Gilfeather doesnít only not believe in God, he doesnít believe in magic either. This is somewhat inconvenient when he gets mixed up in the affairs of Blaze, Flame and Tor. Although an Aware himself, and therefore immune to Blazeís illusions, he has difficulty explaining how other people appear to be taken in by them. Not to mention the fact that he doesnít quite understand why anyone would rush around the world getting into all sorts of dangers just to hunt down evil magicians. Of course he gets a rude awakening, but along the way he comes up with the theory that belief in magic is some sort of disease, and this is likely to have relevance in volume 3.
You see the books are still punctuated by reports from the foppish anthropologist, Shor Iso Fabold, who claims to have transcribed Blaze and Gilfeatherís stories as part of a survey of the barbarous peoples of the Isles of Glory. Fabold is adamant that at the time he met these two old storytellers there were no magicians at all in the islands. I suspect that the third volume is going to tell us why that is the case.
As I noted in reviewing The Aware, Larke does not shirk from nastiness in her books. While her Evil Overlord does have some motivation for what he does, the "disease" of dunmagic does seem to cause practitioners to become particularly psychopathic in a manner that you normally only find in horror stories. I also noted that Larkeís writing didnít quite have the maturity to convey the level of nastiness that her plots described. That remained true throughout most of Gilfeather, up until the last couple of chapters when our heroes finally manage to defeat the Evil Overlord and have to face the consequences of their actions. At this point Larke does something that Stephen Donaldson would have been proud of. When it comes to emotional torture of oneís heroes, Larke is getting very good. Iím starting to like this series a lot.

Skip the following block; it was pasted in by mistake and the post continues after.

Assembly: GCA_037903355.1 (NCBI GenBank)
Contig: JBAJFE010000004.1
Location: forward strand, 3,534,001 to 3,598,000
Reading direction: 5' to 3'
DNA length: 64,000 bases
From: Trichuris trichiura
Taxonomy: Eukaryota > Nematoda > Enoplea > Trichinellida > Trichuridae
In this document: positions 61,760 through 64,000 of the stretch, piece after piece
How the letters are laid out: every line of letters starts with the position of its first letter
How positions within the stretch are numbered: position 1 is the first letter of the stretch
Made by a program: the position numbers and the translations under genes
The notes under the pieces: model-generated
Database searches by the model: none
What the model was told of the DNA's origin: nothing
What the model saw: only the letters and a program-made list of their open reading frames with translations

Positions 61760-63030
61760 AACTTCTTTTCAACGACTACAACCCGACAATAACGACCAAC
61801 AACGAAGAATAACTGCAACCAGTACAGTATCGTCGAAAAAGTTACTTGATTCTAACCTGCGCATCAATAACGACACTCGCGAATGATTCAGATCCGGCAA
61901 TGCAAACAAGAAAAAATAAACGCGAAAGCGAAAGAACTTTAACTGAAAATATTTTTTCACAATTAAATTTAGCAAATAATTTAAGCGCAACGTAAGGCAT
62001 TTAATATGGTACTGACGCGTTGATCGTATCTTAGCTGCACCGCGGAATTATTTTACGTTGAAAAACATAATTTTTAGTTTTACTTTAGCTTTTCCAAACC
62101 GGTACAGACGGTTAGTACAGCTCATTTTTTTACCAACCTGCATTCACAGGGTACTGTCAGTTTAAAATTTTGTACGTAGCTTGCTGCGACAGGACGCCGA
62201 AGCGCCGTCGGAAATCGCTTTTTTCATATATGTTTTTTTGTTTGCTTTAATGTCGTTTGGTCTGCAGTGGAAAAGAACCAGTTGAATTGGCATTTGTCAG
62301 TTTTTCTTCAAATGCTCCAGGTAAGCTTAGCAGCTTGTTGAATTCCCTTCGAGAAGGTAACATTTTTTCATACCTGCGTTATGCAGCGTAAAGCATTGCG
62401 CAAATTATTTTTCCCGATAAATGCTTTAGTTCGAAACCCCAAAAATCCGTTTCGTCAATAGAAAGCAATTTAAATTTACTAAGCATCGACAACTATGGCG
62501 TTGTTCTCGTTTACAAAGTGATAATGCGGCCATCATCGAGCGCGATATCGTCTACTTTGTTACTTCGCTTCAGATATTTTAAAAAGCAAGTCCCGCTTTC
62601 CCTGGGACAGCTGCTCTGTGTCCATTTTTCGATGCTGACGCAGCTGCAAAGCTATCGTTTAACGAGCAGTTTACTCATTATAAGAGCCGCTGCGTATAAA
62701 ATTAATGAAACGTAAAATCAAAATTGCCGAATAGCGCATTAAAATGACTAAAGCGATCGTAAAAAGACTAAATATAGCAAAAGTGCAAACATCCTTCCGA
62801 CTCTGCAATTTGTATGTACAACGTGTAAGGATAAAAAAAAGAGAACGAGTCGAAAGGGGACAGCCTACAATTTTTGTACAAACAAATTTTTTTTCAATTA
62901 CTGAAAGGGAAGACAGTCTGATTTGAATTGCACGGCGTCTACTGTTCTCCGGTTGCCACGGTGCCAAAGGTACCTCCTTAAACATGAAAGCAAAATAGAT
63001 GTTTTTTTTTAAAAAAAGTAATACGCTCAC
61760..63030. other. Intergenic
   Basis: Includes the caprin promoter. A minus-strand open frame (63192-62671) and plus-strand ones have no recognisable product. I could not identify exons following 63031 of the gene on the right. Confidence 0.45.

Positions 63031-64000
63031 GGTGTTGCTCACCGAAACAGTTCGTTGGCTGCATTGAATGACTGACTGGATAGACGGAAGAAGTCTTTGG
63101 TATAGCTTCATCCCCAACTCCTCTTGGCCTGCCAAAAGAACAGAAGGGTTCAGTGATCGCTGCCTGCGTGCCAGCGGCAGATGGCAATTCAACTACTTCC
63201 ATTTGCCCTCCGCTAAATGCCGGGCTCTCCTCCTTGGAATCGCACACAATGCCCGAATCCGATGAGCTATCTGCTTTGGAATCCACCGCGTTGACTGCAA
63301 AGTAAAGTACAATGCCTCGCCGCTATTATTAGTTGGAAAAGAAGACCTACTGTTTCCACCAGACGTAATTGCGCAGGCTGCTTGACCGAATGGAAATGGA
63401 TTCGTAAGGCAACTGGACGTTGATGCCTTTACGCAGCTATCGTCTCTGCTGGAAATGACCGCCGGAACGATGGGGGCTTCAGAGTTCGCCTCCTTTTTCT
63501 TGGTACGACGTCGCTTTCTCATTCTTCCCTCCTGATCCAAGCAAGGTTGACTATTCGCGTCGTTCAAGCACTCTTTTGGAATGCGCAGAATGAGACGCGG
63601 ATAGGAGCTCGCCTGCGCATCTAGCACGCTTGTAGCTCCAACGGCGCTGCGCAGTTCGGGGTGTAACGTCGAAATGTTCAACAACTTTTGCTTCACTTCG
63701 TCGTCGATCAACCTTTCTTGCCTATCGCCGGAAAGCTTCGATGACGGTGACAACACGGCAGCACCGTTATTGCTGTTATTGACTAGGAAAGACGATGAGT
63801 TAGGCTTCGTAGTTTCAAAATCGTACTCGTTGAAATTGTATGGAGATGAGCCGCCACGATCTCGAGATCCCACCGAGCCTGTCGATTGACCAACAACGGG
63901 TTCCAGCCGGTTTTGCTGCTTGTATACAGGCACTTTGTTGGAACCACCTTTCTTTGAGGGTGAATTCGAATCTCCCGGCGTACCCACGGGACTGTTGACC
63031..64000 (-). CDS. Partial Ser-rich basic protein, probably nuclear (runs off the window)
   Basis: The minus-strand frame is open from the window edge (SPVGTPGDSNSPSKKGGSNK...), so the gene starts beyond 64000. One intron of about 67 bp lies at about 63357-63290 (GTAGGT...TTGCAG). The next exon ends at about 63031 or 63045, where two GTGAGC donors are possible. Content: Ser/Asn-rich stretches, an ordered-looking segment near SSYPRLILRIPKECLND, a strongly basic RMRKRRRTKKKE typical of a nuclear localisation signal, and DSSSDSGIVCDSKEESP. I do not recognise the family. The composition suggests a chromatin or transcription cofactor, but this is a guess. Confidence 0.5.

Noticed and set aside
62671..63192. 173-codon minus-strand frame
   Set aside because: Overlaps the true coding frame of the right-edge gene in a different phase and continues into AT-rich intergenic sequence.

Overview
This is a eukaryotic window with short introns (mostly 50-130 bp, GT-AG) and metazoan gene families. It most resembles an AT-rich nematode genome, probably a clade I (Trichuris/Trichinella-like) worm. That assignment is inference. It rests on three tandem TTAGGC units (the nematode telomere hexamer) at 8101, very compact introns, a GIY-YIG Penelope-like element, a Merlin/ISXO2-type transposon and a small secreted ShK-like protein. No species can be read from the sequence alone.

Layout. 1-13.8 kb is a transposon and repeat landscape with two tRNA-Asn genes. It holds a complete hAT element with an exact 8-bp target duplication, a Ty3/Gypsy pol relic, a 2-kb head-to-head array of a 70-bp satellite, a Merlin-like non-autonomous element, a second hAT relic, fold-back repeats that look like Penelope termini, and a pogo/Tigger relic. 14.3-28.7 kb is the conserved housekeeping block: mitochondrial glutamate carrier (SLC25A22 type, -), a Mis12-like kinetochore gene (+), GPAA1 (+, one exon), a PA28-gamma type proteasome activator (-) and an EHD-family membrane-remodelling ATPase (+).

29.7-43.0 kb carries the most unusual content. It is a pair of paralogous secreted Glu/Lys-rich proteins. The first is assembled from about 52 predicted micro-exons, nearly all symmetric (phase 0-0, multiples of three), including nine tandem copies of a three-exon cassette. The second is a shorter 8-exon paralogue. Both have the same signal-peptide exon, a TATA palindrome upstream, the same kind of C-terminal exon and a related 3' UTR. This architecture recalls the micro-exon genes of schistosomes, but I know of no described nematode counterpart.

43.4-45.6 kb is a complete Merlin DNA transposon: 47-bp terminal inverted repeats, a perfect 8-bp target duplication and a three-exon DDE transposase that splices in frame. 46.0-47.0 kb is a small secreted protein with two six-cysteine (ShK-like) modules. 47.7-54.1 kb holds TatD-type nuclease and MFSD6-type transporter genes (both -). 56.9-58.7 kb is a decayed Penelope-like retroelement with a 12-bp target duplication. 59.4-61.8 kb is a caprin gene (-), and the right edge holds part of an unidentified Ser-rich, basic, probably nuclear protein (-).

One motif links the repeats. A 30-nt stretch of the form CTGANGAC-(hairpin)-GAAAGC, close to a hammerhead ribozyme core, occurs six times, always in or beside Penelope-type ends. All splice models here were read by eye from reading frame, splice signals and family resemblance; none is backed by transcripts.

I should warn you that the covers donít really convey the content very well. The Aware had the "my little sea-pony" cover. The cover of Gilfeather, for some odd reason, shows the delicate sorceress Flame wielding Blazeís big two-handed sword, and presumably in one hand as well because, as even the cover artist knew, Flameís left arm is an illusion ó the real arm was amputated in The Aware. Also the cover shows a Viking longship while the book talks about ketches and brigantines. But Iím sure the PR people at Ace know what sells a book so we mustnít complain. The point is that the covers make Larkeís books seem like comfort reading, and thankfully they most certainly are not.
Gilfeather - Glenda Larke - Ace - mass-market paperback